Carrie Jung

Carrie Jung appears in the following:

Native Americans Face Unique Barriers To Voting

Tuesday, October 11, 2016

When it comes to voting, many Native American voters face challenges that other voters don't, including language barriers and a lack of accessible polling places.


Native American Foster Parents Fight For Access To Federal Funding

Monday, May 16, 2016

Imagine trying to raise a child with just $159 a week. For foster parents on one Native American reservation in southern Arizona, that's all the money the tribe can afford. But leaders have plans to double that soon, if they can gain access to a large source of federal funding.


Forget The LSAT. This Law School Will Accept Your GRE Scores

Monday, May 16, 2016

The LSAT has forever been the choice exam for law school admissions. That's no longer the case at the University of Arizona, and maybe many more schools in the future.


Investors Take Note That Rental Demand Is Up For Single-Family Homes

Wednesday, December 16, 2015

After the housing crisis, demand for rental property boomed. Census data show vacancy rates for rental units reached an all-time low this summer. More people are wanting to rent single family homes.


Navigating Navajo Nation Soon To Be Easier For Amazon, Ambulances

Monday, November 02, 2015

Formal home addresses can be difficult to find on many Native American reservations. This is problematic, not just when giving directions or receiving packages, but when responding to an emergency.


Native Americans Protest Proposed Copper Mine In Arizona

Saturday, June 27, 2015

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With Prices Down And Layoffs Up, Copper Industry Still Looks To Grow

Wednesday, March 11, 2015

The price of copper is down 40 percent from four years ago. Arizona residents from smaller mining towns worry about job losses, but some companies are planning to expand in the state.


In South Texas, Few On The Fence Over Divisive Border Wall Issue

Monday, August 18, 2014

U.S. Border Patrol says the fence separating Mexico and Texas helps control the illegal movement of people and contraband. But many who live on the Texas border call it a boondoggle.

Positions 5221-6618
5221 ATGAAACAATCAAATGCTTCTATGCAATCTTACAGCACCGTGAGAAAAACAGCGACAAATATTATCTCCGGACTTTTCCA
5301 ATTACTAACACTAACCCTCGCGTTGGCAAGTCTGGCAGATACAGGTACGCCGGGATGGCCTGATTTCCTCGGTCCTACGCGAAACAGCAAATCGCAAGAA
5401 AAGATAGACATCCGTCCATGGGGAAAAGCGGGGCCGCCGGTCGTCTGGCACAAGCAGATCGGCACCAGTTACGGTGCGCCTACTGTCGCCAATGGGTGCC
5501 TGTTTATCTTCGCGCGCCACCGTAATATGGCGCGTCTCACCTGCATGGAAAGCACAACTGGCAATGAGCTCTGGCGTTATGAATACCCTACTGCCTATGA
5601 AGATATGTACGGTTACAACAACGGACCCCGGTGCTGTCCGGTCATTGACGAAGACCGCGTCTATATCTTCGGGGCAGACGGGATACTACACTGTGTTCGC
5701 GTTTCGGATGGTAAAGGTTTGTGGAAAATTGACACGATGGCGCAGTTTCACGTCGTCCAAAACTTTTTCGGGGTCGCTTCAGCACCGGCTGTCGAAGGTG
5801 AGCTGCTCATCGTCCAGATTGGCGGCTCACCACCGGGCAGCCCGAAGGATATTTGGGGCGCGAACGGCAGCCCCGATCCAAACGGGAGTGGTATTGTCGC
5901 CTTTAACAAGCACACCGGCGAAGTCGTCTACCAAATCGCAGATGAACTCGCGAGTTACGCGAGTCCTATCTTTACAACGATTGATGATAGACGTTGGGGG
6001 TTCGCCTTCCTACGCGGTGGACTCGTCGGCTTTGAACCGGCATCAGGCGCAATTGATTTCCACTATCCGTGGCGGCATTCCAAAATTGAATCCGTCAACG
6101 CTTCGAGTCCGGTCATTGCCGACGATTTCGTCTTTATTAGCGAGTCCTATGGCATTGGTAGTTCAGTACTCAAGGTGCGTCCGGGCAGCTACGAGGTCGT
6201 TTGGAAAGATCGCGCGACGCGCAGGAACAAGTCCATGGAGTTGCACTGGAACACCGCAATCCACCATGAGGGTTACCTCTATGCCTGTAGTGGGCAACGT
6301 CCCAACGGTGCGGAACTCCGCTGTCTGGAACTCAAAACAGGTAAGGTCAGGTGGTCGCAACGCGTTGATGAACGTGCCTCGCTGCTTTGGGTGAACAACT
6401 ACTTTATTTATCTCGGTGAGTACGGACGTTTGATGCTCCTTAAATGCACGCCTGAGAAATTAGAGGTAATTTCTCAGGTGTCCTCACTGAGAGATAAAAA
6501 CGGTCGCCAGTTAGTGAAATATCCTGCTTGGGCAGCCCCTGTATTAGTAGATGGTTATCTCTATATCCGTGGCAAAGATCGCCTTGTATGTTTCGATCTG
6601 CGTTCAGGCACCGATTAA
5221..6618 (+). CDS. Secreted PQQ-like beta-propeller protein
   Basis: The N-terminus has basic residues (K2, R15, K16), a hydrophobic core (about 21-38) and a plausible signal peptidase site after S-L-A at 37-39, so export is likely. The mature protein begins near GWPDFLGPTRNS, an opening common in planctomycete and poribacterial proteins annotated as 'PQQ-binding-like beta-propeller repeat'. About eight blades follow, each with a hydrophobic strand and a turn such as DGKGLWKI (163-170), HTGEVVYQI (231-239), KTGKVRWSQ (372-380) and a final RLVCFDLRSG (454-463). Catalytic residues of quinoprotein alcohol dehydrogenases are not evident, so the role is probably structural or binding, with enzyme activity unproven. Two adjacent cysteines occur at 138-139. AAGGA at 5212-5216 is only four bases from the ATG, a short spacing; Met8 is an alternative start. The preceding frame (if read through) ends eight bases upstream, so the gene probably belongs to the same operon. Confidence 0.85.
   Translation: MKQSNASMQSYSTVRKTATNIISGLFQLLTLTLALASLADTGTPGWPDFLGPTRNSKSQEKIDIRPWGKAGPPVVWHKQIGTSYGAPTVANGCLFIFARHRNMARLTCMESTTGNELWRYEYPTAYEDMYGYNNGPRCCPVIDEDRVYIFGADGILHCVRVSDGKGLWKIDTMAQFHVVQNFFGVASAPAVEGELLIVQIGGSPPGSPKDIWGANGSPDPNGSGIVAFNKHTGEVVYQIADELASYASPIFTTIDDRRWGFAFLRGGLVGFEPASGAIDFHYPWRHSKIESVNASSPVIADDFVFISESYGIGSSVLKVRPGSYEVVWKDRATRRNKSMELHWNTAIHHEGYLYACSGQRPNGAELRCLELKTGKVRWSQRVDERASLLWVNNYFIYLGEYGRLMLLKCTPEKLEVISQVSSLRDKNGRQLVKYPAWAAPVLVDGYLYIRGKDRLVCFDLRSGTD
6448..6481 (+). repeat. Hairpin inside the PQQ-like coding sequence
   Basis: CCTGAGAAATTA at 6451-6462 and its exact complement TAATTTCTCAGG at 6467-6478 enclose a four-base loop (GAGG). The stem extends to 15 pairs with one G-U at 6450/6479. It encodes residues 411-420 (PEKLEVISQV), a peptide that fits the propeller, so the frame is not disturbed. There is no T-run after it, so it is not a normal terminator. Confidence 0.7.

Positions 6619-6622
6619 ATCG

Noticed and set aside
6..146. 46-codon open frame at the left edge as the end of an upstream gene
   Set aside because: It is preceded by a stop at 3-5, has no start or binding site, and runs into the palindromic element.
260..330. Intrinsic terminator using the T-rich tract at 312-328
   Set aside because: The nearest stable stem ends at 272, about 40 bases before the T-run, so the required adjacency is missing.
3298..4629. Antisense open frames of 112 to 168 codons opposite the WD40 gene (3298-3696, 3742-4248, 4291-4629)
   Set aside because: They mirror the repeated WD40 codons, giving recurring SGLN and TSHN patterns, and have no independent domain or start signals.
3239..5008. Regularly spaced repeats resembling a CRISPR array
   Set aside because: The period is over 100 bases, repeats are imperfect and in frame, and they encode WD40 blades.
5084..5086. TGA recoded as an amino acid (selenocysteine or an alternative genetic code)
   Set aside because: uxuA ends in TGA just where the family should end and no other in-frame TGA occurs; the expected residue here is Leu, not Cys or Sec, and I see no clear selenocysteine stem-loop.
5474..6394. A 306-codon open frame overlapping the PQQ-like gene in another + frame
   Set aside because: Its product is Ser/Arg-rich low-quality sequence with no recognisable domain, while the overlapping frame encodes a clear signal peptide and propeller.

Casinos Worry As More Navajo Communities Go Smoke-Free

Monday, August 18, 2014

Walking onto the gaming floor at the Twin Arrows Casino near Flagstaff, Ariz., is a sensory-rich experience, with winning bells and slot machine jingles a constant. But in addition to hearing the sounds of the gaming floor, visitors also smell cigarette smoke.

The Smoke-Free Arizona Act doesn't apply to this ...


Laid To Rest: A Proper Burial For The Poor

Thursday, August 08, 2013

On a blisteringly hot summer afternoon, about 40 people gather in the Evangelico Cemetery in southwestern Albuquerque. Deacon Pablo Lefebre leads the service and begins with a prayer

"Because God has chosen to call our brothers and our sisters from this life to himself," he says, "we commit their bodies ...


New Mexico County Bans Hydrofracking

Friday, June 28, 2013

While industry experts point to hydrofracking's possibilities for U.S. energy independence, some are extremely concerned about the consequences for the environment, particularly groun...


With Adaptive Skiing, Disabled People No Longer Left Out In The Cold

Wednesday, March 06, 2013

March means spring break is just around the corner, and for New Mexico it means mild temperatures and fresh snow โ€” perfect conditions for visiting area ski resorts.

A growing number of resorts are now offering programs that cater to vacationers with disabilities, and resort owners say it has proved ...